Friday, July 27, 2012

Warbler Guy, do the new AOU bird name changes include any for North American wood-warblers?

No, Carrie (in Madison, WI), there's no wood-warbler name changes in the 53rd Supplement to the American Ornithologists’ Union (AOU) Check-list of North American Birds . . . butthere's some other interesting changes that birders may wish to know.

Feel free to Read All About it at:

If you wish to save time and skip the study hall time, then here's the less-than-big-news highlights:
 1. First, as background, it should be noted that AOU and the name changes is anannual action performed by the American Ornithologists' Union (thus, AOU) andthis year's recent action creates the 53rd Supplement to the American Ornithologists' Union Check-list of NorthAmerican Birds.

2. As for the name changes, they relate to a

a) split of the Xantus's Murrelet into two species;and

b) a shifting of the falcon and parrot orders to new positions on the check-list.

There's many other scientific name changes related to genera, but I won't bore you with those details, though they are present at the above web site link, if you wish to visit it.The one that I think is interesting for our NBB area — given the resident presence of our urbane House Finch and its close relative, the Purple Finch that also is a year-round resident in the NBB area — relates to how these two species(and the Cassin's Finch) are NO longer in the Carpodacus genus.....they are now separated from the Eurasian Rosefinches and these three finch species have beenplaced in the genus Haemorhous, which is name of an old finch genus.

So, if you're still following me, in a nutshell: It's hello Haemorhous and good-bye Carpodacus.

Regards, Daniel Edelstein

Friday, July 13, 2012

Warbler Guy, what’s being done to help declining populations of Golden-winged Warbler?

Victor (in Chicago), one wildlife management technique currently employed to help create suitable breeding habitat for the Golden-winged Warbler (and other species that, likewise, prefer young, pioneer, second-growth vegetational habitats) originates from funding provided by such groups as The Ruffed Grouse Society, Wildlife Management Institute, the National Fish and Wildlife Foundation, and the American Bird Conservancy. 

Interested in promoting young forest management as a means to ensure the Golden-winged Warbler maintains its current breeding range in the upper Midwest, these groups have provided funds to public agencies (e.g., Wisconsin Department of Natural Resources) (DNR) that have wildlife biologists that, in turn, coordinate educational workshops for landowners interested in conserving the presence of their local avifauna species (e.g., Golden-winged Warbler).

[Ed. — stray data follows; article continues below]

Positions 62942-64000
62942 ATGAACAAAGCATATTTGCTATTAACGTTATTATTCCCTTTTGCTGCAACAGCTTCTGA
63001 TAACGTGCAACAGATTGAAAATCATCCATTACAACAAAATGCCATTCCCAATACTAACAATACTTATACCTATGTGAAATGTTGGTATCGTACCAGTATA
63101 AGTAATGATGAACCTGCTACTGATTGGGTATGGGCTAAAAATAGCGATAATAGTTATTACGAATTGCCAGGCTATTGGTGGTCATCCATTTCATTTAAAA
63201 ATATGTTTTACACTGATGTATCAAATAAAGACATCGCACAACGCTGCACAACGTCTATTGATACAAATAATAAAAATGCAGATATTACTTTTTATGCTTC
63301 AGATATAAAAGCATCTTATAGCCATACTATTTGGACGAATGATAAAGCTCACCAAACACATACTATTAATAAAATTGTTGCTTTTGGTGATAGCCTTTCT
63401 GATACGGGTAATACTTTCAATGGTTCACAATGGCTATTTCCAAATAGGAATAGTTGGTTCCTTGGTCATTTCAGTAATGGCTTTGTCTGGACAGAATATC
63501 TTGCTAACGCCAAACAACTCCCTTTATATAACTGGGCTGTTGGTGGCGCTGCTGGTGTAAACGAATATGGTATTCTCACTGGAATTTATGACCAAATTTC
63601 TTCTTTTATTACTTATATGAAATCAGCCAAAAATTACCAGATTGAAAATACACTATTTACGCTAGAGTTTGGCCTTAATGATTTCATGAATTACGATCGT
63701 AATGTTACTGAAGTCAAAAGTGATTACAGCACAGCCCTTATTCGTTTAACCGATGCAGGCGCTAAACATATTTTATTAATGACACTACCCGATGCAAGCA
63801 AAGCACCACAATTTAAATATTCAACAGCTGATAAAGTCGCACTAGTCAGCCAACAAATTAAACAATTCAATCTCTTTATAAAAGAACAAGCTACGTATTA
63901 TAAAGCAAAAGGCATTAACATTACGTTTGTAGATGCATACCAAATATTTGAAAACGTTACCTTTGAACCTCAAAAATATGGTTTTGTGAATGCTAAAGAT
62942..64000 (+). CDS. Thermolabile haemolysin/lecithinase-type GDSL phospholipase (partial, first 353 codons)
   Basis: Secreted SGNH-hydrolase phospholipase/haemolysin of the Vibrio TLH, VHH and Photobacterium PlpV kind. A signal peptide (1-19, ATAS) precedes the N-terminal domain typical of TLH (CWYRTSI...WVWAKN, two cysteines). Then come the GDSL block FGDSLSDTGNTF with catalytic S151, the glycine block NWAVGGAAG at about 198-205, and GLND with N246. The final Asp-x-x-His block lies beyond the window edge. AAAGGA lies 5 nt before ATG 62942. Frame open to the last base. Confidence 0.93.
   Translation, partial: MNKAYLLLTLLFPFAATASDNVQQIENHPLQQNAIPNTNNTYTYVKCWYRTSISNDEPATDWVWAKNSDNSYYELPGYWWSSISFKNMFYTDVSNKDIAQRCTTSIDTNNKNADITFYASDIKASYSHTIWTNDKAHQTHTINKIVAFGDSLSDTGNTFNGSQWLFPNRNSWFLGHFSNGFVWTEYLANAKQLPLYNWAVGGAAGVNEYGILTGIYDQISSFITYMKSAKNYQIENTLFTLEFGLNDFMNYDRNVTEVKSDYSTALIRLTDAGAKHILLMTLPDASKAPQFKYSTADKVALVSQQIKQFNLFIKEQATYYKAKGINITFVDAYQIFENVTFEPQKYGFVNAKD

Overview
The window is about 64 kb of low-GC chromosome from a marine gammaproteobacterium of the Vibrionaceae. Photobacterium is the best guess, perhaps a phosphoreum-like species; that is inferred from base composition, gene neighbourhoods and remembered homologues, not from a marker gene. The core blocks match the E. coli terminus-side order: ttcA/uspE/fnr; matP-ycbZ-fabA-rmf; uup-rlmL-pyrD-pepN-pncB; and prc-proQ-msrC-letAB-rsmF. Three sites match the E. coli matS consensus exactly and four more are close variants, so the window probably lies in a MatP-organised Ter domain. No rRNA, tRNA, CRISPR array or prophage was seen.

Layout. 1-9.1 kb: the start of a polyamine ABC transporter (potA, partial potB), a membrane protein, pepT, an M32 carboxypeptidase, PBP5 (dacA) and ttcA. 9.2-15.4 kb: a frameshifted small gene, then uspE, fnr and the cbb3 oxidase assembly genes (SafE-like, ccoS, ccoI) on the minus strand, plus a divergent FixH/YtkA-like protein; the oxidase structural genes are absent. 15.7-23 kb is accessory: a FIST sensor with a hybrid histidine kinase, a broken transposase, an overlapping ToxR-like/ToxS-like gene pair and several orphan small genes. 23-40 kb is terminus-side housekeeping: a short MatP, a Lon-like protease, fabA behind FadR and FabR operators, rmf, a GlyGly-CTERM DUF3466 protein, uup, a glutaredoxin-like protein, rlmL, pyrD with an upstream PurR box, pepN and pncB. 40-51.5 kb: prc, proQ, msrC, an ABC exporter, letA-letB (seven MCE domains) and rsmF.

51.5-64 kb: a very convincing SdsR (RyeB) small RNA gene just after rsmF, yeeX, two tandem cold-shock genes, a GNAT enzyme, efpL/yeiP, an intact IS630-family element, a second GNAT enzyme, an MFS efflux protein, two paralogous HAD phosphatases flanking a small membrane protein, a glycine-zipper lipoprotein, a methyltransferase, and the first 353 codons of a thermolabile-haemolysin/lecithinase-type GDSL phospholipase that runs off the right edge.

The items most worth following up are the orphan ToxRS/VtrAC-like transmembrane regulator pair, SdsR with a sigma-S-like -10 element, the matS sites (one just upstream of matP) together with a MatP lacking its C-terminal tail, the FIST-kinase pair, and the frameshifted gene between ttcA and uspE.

This kind of effort goes beyond Wisconsin, as my readings tell me one or more of the aforementioned groups is also helping fund other conservation efforts and management plans that seek to preserve various bird species’ populations, such as Ruffed Grouse that also often prefer to nest in similar habitat utilized by Golden-winged Warbler. 

As for my luck in finding Golden-winged Warbler recently, a fleeting glimpse with a transient in Door County a few weeks ago is a fine memory, thanks to my friend and wildlife biologist Paul Regnier who first spotted a foraging male. 

I say “lucky” because I never consider this species to be common or abundant. Traipsing through various Wisconsin warbler-watching locations through the years has always resulted in no more than five or 10 detections of this species annually. 

A rare vagrant on the West Coast to the Pt. Reyes National Seashore area also occurs, though I’m usually tardy chasing it, thereby swinging and missing at the pitches I see on the local North Bay Birds listserv within the Marin County (SF Bay Area) location where I live (Novato, a northern Marin Co. city).  

Sunday, July 8, 2012

Warbler Guy, which warbler may disperse &/or migrate by July? Which eastern warbler species is a likely West Coast vagrant?

Heather (in Seattle) one good candidate as an answer to your questions is the Tennessee Warbler (photo shown here).

In the USA's East and Midwest where this species is typically seen, its early dispersal away from natal/nesting areas is common. Many upper Midwest states have August banding records of Tennessee Warbler individuals away from their nesting grounds. 

But migration patterns may vary from one year to the next. That's because annual numbers for Tennessee Warbler often correlate with the the intensity of the summer season's spruce budworm output (that is a cyclical phenomenon in the boreal forest habitat where many breed). 

Interestingly, Heather, some females arrive on northern breeding grounds in the spring already pregnant due to mating that occurs during daytime layovers in migration. In non-breeding season habitat, Tennessee Warbler is often seen eating nectar and fruit. 

For me, the autumn in northern California where I live includes spotting an occasional Tennessee on a cloudy or foggy day amid small refuge patches of non-native Monterey Cypress within a west Marin County national park, Point Reyes National Seashore. That's because this species is one of the most typical vagrant eastern wood-warbler species to appear in the West.

(Photo by Corey Finger)

By contrast, in the spring, during my annual spring jaunt to the Midwest, I'm often sweating by noon while watching the same species in northern deciduous hardwood habitat. There, it’s a common transient through Door County, a northern Wisconsin environ that hosts 16 to 18 nesting warbler species as the farthest southern terminus expression of boreal forest in the lower 48 USA states.